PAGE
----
| Sports

Larger text Larger text Smaller text Smaller text | Order Photo Reprints

In Browns, a reinvigorated rival for Steelers

AP - Browns cornerback Joe Haden (23) celebrates after scoring a touchdown on an interception in the first half against Cincinnati.
<div style='float:right;width:100%;' align='right'><em>AP</em></div>Browns cornerback Joe Haden (23) celebrates after scoring a touchdown on an interception in the first half against Cincinnati.
Getty Images - Bengals quarterback Andy Dalton is sacked from behind by the Browns' Jabaal Sheard on Nov. 17, 2013.
<div style='float:right;width:100%;' align='right'><em>Getty Images</em></div>Bengals quarterback Andy Dalton is sacked from behind by the Browns' Jabaal Sheard on Nov. 17, 2013.

Steelers/NFL Videos

Email Newsletters

Sign up for one of our email newsletters.

Important Steelers-Browns games through the years:

2004: Joey Porter is ejected for fighting before warm-ups, but Steelers win 24-10 in Cleveland — part of a 15-game winning streak.

1994: Steelers effectively wrap up AFC Central title by beating Browns, 17-7. Browns go 12-6 counting playoffs, but lose three times to Steelers.

1987: Browns clinch AFC Central by beating Steelers, 19-13, at Three Rivers Stadium in final game of regular season.

1985: All four AFC Central teams are tied at 4-5 after Steelers beat Browns, 10-9.

1979: Steelers beat Browns, 51-35 and 33-30 (OT), in rivals' highest-scoring single-season series ever.

1978: Steelers defeat Browns, 15-9, in overtime on a Terry Bradshaw flea flicker TD pass to tight end Bennie Cunningham.

1976: Browns defensive lineman “Turkey” Joe Jones head plants Bradshaw into turf during 18-16 Cleveland win.

1972: Steelers steamroll Browns, 30-0, at Three Rivers Stadium en route to first division title.

1964: Steelers upset eventual NFL champion Browns, 23-7, outrushing them 354-96 in Cleveland behind Hall of Famer John Henry Johnson's 200 yards.

1962: Browns' one-sided 41-14 and 35-14 wins prevent first Steelers' double-digit wins season.

By Alan Robinson
Thursday, Nov. 21, 2013, 10:36 p.m.

Mediocrity is restoring meaning to the Steelers-Browns rivalry.

Cleveland vs. Pittsburgh once was such a unique rivalry that the NFL gave it a night of its own. During much of the 1960s, the neighboring franchises played Saturday night special games in Cleveland.

But there has been little special about Browns-Steelers since the original Cleveland franchise defected to Baltimore after the 1995 season. The Browns have had only two winning seasons since they returned to the NFL in 1999, and they've won only 27 games in the past six seasons.

The Steelers are 24-5 against Generation II of the Browns, 11-3 in Cleveland.

But Sunday at FirstEnergy Stadium, desperation will bring about the second truly meaningful Browns-Steelers game at this stage of a season in 14 years. On Nov. 11, 2007, the Steelers (6-2) beat the Browns (5-3), 31-28, and went on to win the division with a 10-5-1 record to Cleveland's 9-7.

“It's certainly big for us,” tight end Heath Miller said. “We've put ourselves in a hole here and every game is important, and this is the next game.”

In most seasons, it wouldn't be. But with eight teams within one game of each other in the AFC playoff race, the Steelers could emerge as the front-runners for the second wild-card spot if they beat Cleveland and then Baltimore (4-6) on Thanksgiving night.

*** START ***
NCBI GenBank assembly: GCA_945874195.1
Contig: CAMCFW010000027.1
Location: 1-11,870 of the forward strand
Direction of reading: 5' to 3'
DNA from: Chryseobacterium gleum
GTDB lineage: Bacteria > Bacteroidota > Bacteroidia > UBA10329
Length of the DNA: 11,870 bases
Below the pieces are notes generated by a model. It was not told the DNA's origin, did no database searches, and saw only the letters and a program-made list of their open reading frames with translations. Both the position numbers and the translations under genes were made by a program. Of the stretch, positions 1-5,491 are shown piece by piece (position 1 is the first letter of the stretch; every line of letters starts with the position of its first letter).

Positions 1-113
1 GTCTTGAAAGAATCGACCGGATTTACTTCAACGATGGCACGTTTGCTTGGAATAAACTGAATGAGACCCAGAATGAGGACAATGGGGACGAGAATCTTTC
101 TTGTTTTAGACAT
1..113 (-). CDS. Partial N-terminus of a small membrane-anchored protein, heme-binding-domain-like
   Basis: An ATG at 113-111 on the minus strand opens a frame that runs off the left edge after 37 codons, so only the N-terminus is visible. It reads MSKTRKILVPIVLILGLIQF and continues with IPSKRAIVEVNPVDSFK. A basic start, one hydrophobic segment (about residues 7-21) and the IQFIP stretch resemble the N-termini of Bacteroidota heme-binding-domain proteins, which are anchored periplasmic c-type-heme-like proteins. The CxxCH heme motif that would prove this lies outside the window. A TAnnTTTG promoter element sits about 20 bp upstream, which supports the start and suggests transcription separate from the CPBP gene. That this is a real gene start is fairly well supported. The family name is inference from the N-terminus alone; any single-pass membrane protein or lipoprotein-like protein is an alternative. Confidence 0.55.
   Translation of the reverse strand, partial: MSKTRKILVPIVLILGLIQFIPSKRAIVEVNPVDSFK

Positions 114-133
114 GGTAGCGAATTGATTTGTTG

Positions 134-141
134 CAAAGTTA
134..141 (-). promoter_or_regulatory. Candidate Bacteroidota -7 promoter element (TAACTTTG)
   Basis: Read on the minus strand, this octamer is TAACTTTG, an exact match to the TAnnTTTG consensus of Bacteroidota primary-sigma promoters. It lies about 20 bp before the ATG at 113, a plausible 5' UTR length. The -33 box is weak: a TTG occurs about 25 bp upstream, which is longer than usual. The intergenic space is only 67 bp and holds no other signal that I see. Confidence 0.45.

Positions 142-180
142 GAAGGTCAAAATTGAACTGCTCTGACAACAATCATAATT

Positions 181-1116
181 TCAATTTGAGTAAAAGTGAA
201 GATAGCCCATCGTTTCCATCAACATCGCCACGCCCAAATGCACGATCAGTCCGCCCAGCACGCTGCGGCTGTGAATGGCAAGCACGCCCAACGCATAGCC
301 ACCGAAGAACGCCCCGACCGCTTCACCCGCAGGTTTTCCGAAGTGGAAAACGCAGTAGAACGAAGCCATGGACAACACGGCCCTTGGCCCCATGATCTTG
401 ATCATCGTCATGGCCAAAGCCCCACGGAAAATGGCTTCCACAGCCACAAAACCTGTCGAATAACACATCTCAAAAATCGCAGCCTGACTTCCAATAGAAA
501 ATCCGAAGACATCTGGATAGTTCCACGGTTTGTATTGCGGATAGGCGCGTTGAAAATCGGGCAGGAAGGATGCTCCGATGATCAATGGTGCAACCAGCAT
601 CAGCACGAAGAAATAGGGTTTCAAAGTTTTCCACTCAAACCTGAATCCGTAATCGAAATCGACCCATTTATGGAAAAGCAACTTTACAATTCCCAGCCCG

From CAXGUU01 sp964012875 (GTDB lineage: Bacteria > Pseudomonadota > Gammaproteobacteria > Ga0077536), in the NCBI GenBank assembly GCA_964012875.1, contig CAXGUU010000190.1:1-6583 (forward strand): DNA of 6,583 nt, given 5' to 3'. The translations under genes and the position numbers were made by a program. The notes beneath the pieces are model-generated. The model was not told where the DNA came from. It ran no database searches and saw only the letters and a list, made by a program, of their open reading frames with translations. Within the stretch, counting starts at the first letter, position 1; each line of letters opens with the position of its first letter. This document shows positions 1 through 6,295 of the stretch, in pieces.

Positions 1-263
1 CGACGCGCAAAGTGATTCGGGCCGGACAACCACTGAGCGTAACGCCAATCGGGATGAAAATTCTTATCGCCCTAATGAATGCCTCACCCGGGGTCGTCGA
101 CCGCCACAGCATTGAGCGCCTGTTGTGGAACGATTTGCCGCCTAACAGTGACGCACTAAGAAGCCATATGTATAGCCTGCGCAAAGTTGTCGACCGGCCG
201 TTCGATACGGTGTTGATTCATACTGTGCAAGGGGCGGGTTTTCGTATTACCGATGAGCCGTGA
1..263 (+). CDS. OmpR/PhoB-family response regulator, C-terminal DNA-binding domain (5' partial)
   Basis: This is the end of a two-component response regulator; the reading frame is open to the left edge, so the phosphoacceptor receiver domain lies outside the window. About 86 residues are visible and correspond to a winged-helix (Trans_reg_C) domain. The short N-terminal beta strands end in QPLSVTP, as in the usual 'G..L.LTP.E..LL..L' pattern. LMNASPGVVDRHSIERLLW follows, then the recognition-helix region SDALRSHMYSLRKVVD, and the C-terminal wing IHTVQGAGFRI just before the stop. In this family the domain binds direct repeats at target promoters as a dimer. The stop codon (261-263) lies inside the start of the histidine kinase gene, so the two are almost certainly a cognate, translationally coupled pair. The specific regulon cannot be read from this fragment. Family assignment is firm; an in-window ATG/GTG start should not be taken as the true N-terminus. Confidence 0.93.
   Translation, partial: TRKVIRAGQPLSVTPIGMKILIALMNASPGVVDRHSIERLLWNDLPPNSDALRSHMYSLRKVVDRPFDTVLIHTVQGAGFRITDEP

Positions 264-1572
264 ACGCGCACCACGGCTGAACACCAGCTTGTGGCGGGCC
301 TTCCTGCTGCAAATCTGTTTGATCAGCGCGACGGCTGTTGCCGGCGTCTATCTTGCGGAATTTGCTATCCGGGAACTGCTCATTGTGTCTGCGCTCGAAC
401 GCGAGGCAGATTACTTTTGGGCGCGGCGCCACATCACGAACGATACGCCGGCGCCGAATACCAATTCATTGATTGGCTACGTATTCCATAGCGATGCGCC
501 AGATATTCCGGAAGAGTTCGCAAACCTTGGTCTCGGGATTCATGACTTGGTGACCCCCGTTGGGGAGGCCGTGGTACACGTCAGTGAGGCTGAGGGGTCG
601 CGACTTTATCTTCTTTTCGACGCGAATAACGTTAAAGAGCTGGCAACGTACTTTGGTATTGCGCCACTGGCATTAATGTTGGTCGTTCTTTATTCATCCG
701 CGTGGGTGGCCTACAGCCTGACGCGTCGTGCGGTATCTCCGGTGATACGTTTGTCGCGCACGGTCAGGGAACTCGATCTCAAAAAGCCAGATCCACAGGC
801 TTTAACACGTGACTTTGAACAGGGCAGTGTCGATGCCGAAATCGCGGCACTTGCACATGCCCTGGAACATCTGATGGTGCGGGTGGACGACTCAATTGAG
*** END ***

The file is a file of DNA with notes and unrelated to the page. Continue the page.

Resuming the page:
“We're focused on the first one,” Miller said. “We know the situation.”

Normally, the Browns are more of a nuisance to the Steelers than anything else at this time of the season. But these Browns possess one of the NFL's best defenses, and a typical late-November Cleveland day — with whipping winds and predicted single-digit wind-chill factors — could limit the Steelers' fast-improving passing game.

“It's always a bitter rivalry type of thing. It's always fun. It's always cold. It's always something we look forward to,” Steelers receiver Antonio Brown said.

But he paused, then said, “Yeah, the ball can sail with the wind coming off (Lake Erie).”

The Steelers can only hope their playoff chances don't blow away with it.

“We have a great mudder, so to speak, in Ben (Roethlisberger) that likes to play and executes well in bad weather, which you are really happy to have,” offensive coordinator Todd Haley said.

The Steelers are 16-2 against Cleveland from Nov. 1 on, and Roethlisberger is 15-1 as a starter against them.

But here's one worry for the Steelers: AFC North teams are 7-0 at home against divisional opponents this season. The Browns, Bengals and Ravens all are 2-0.

“It's always been a pivotal game because it's an AFC North opponent, and every year I've been here it's always been about the playoffs,” receiver Emmanuel Sanders. “We always play Cleveland down the stretch.”

And almost always beat them. That's one Cleveland-Pittsburgh tradition the Steelers badly need to uphold.

Alan Robinson is a staff writer for Trib Total Media. Reach him at or via Twitter @arobinson_Trib.

Subscribe today! Click here for our subscription offers.



Show commenting policy

Most-Read Steelers

  1. Steelers’ Roethlisberger reported symptoms that led to his exit vs. Seahawks
  2. Week 12 — Steelers-Seahawks gameday grades
  3. Steelers stalled by Seahawks, on outside of AFC wild-card picture
  4. Steelers players say they support Tomlin’s attempts at deception
  5. Steelers notebook: Seahawks’ Sherman gets better of WR Brown
  6. Unsung backups provide boost for Steelers defensive line
  7. Four downs: Steelers might still be Adams’ best bet